Politicians find that such statement make sense without any chemical assistance. It meets political needs perfectly, they can claim they are on the same side as any audience that they are speaking to.

Anonymous Coward says:

wheeler cant do what he’s been advised to do because he cant just poo poo off the industries he was lobbying for and he needs to make his own mark. the fact that he will probably make an almighty fuck up instead of taking notice of those who obviously have much greater knowledge than him but unfortunately dont have the power. and dont forget he was, if i remember correctly, employed by Obama so he’s got to do what the number 1 tells him, even if it isn’t directly, so as to keep the old sponsoring coming on down from Hollywood etc!!

Anonymous Anonymous Coward says:

Tactic vs Strategy

There is a very slight chance that with three proposals out there, he is playing the Streisand game. Let the silliness ensue and become real public. Then allow certain factions to Streisand themselves out of the game.

In the end though, I believe he will weasel and pick the ‘least worst’, rather than the ‘fix the system’ choice.

Coises (profile) says:

Focus on the last mile, not the Internet

Focus on the last mile, not the Internet

Two things (still) bother me:

1. Everybody is worried about ?fast lanes.? Maybe… I?m concerned that no one seems to be thinking about data caps.

?Oh, your service offers unlimited access to beautiful, high definition movies that weigh in at about 4GB an hour? Well, we cap our users at 80GB/month, so if they don?t do anything else on the Internet, they can watch one every three days or so before we start threatening to cancel their account. Of course, we could work out a deal where traffic from *your* service is exempt…?

Combine that with special peering arrangements, and it could look ?commercially reasonable.?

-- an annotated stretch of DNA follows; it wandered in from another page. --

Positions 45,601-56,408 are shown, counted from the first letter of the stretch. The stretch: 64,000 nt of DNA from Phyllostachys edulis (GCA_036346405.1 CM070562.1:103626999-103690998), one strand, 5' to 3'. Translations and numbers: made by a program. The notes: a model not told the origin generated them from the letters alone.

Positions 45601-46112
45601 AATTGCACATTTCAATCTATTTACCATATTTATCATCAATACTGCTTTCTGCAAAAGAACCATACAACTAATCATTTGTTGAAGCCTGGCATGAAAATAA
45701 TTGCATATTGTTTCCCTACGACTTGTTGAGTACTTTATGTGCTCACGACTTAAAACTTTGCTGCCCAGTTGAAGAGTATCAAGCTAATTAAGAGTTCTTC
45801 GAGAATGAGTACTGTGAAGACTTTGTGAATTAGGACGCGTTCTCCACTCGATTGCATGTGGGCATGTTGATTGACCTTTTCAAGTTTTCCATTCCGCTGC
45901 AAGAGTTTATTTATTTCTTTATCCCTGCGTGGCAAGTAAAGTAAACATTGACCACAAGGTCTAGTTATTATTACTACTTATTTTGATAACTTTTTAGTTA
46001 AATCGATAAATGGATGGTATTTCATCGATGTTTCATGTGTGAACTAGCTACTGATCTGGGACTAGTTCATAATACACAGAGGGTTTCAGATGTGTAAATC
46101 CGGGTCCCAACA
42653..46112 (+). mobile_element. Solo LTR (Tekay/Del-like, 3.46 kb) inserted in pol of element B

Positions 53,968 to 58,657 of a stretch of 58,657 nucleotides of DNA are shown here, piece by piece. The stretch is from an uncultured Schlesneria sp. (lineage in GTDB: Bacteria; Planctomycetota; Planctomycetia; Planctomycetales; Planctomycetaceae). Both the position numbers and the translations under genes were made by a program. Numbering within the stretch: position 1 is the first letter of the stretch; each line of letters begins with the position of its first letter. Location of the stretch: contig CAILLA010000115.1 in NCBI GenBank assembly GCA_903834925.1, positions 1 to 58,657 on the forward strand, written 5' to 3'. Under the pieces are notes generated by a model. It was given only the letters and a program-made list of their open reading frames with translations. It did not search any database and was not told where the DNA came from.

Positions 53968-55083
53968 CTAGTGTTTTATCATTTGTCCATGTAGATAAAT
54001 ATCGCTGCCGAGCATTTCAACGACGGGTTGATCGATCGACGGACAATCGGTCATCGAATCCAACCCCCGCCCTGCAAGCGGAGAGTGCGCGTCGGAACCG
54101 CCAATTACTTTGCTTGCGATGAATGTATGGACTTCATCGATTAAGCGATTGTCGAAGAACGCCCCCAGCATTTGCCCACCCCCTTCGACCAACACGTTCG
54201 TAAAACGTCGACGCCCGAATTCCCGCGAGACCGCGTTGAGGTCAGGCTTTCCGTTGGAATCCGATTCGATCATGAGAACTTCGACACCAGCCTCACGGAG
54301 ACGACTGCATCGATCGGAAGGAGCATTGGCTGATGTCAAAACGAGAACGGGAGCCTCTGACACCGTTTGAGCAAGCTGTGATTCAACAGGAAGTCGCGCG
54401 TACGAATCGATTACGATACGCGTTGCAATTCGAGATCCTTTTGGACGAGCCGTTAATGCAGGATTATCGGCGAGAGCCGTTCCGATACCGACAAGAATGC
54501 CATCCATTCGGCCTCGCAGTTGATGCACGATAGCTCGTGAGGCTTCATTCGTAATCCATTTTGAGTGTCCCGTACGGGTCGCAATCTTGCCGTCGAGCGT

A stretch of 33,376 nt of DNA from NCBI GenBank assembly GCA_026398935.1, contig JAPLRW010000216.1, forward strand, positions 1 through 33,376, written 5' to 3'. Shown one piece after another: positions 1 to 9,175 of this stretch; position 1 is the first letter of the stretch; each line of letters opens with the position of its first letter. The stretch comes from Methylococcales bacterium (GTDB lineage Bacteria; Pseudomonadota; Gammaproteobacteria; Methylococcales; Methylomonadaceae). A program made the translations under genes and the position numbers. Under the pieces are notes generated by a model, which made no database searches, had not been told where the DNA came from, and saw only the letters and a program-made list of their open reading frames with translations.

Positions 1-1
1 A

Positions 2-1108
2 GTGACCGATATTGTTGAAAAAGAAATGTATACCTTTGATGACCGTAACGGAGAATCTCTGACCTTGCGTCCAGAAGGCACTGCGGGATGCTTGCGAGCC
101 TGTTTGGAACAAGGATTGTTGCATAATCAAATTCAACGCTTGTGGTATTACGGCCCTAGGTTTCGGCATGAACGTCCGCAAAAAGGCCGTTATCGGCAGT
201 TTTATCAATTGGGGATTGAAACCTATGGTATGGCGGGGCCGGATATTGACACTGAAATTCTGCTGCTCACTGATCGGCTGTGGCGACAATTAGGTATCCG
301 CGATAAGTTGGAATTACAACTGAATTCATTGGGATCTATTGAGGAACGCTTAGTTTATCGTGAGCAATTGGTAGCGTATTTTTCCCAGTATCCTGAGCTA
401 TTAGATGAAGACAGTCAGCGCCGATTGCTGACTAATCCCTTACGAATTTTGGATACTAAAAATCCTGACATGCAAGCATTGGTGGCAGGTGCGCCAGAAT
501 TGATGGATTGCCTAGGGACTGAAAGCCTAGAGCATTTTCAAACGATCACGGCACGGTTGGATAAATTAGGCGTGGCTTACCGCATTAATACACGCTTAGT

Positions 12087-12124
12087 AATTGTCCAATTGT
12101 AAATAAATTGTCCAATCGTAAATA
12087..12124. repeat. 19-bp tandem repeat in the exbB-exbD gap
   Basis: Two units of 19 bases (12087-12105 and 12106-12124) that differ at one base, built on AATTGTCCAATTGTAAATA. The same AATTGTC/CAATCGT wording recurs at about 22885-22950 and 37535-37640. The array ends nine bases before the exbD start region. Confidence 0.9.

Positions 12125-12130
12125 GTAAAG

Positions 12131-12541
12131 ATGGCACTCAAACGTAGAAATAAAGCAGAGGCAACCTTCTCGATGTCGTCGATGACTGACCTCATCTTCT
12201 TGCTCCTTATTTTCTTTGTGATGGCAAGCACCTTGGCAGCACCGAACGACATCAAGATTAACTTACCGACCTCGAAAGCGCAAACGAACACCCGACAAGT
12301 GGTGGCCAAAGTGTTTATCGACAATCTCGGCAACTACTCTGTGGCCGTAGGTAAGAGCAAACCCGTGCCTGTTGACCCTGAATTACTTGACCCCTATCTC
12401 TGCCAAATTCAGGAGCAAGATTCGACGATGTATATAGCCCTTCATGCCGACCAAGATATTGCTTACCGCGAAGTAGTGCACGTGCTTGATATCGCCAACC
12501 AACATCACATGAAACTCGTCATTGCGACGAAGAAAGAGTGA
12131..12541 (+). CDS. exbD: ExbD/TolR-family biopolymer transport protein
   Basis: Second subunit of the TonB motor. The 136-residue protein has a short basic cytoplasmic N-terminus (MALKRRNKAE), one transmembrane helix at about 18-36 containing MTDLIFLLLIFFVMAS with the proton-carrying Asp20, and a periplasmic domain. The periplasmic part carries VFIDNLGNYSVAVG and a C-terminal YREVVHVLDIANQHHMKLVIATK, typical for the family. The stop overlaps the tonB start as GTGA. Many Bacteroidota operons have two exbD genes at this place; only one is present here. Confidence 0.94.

2. Considering what a bang-up job the FCC has done with broadcast TV, radio, etc., the idea of reclassification of broadband Internet service makes me think, ?Be careful what you wish for.? What should be reclassified is the last mile?regardless of whether it?s carrying ?cable-TV? channels, video-on-demand, voice communication, Internet traffic or something we haven?t even invented yet. Those who operate the physical infrastructure that almost unavoidably monopolizes the best path connecting citizens in their homes to the rest of the world are a prime candidate for tough regulation; the Internet is not, and should be left the hell alone.

If that requires forcing physical infrastructure providers to be separate from ISPs and content providers… sounds good to me.

(However, equal access rules made DSL ISPs viable until the FCC dropped them in 2005. Resurrecting those rules and applying them to all forms of last mile connection, for all forms of data that are technologically feasible on the connection in question, might be a good start.)

Then, forget worrying about paid prioritization or data caps (and probably a few other things we haven?t thought of yet). If people have a real choice (of ISPs), they can decide what works for them. It?s the last mile monopoly that makes everything else a problem. The last mile can, and should, be content-agnostic.

Jose_X (profile) says:

From the Speakers desk.. (apparently fast lanes are good for jobs)

House GOP Leaders: Proposed ?Net Neutrality? Regulations Would Jeopardize Innovation & Job Creation

House Republican leaders sent Federal Communications Commission (FCC) Chairman Tom Wheeler a letter today urging the commission to drop consideration of new federal ?net neutrality? regulations that would undermine a free and open Internet and hurt our economy at the same time.